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Eye Movement Control

Call for Papers

We move our eyes three times a second, over 100,000 times a day when we are awake, and our eyes even move during sleep. During awake states, eye movements typically serve to bring objects of interest into the fovea, where we have maximum visual acuity. The ability to make fine-grained discriminations is important for a number of everyday tasks, including reading. Research into eye movements during everyday tasks has shown that eye movements are functional and are usually made to the object which is the target of our next action. Moreover, a lot of researches have been devoted to the question whether and to what extent covert attention and eye movements are coupled.

The dynamic principle underlying visual selection also raises a number of important questions: what are the genetic / developmental / neurological factors that are important for active visual selection? How do we perceive the world as being stable? Why does it appear to be uniformly detailed from the center out to the boundaries? What factors determine where and when we will move our eyes? And what is the underlying neurological mechanism driving eye movement?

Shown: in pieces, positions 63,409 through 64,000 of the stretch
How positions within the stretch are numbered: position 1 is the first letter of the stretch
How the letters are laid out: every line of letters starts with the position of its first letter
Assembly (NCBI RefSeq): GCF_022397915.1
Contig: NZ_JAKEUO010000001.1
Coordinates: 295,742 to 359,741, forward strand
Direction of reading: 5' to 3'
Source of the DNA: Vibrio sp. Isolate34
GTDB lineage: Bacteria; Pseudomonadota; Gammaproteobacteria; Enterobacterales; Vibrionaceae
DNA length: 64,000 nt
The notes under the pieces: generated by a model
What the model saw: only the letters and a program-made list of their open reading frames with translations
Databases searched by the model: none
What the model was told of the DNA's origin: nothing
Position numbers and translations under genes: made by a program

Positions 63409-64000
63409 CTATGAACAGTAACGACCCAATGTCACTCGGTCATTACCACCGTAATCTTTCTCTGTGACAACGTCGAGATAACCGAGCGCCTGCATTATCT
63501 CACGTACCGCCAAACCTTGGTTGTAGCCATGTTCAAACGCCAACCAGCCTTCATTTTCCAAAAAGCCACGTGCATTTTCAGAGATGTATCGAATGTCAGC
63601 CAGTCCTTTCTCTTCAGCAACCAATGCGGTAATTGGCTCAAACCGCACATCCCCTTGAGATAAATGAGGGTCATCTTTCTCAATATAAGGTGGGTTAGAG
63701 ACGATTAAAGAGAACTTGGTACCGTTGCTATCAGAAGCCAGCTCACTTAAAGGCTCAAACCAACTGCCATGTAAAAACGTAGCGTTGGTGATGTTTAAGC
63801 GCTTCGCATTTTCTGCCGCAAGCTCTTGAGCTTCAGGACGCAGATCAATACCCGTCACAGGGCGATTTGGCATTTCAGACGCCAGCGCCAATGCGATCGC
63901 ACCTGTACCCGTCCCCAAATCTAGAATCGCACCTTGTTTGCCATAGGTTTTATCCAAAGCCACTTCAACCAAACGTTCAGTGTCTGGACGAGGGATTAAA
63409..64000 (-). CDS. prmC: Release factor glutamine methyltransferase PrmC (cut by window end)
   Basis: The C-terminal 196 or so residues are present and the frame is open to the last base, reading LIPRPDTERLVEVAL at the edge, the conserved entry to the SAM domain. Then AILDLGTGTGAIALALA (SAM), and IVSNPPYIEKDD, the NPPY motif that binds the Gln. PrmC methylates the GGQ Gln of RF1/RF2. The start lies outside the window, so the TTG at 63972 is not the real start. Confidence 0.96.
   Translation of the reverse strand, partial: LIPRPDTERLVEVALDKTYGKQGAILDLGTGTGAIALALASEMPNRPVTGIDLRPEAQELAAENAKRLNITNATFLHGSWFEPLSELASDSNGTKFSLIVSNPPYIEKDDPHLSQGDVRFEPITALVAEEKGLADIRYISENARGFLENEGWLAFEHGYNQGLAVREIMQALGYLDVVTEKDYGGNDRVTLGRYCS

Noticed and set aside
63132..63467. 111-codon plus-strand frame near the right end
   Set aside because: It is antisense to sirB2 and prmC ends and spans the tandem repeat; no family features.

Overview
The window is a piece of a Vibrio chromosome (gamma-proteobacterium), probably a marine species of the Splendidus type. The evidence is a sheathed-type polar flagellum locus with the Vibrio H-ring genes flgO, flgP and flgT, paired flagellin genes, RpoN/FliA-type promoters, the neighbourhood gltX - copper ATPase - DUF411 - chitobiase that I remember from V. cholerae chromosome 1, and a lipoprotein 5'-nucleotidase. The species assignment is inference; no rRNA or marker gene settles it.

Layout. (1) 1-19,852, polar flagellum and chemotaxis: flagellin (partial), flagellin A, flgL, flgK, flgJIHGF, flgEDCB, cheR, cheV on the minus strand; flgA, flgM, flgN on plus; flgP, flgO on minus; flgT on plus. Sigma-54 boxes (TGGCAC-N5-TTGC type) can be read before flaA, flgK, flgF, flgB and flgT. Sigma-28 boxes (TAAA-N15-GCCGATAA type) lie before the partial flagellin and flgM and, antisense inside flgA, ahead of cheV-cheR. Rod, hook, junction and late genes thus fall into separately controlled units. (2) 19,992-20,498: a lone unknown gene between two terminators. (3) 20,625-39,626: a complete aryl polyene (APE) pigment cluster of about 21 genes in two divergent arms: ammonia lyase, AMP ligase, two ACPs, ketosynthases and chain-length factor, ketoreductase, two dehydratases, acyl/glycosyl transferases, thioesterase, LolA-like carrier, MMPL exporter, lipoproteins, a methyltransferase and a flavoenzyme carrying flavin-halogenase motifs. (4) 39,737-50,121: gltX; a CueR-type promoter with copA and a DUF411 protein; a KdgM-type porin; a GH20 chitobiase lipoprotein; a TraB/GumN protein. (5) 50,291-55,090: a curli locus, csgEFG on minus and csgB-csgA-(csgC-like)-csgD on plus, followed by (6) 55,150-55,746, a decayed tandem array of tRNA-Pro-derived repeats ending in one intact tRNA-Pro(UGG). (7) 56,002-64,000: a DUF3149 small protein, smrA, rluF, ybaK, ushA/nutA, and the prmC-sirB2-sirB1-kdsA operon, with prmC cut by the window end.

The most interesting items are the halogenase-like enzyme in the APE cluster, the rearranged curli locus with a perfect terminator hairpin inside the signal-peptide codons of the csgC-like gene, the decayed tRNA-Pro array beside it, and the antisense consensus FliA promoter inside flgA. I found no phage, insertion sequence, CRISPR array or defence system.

The current special issue on eye movement control invites contributions further elucidating the factors and mechanisms that determine eye movements in the normal population as well as specific populations (e.g., clinical or aging population). Topics include, but are not limited to:

  • Factors and mechanisms involved in visual selection
  • Coupling of eye movements and attention
  • Eye movements in sequential tasks (e.g., reading, tea-making, driving)
  • Saccadic remapping and other mechanisms involved in the percept of a stable world
  • Deficits in eye movement control
  • Neurological factors in eye movement control
  • Eye movement strategies in vision-impaired people
  • Factors and mechanisms involved in
    • Saccadic suppression
    • Centre of gravity fixations- Microsaccades- Hand-eye coordination

Before submission authors should carefully read over the journal’s Author Guidelines, which are located at http://www.hindawi.com/journals/joph/guidelines/. Prospective authors should submit an electronic copy of their complete manuscript through the journal Manuscript Tracking System at http://mts.hindawi.com/submit/journals/joph/emc/ according to the following timetable:

Manuscript DueFriday, 6 December 2013
First Round of ReviewsFriday, 28 February 2014
Publication DateFriday, 25 April 2014

Lead Guest Editor

  • Stefanie I. Becker, School of Psychology, The University of Queensland, Brisbane, Australia

Guest Editors

  • Gernot Horstmann, Centre for Interdisciplinary Research, University of Bielefeld, Bielefeld, Germany
  • Arvid Herwig, Department of Psychology, University of Bielefeld, Bielefeld, Germany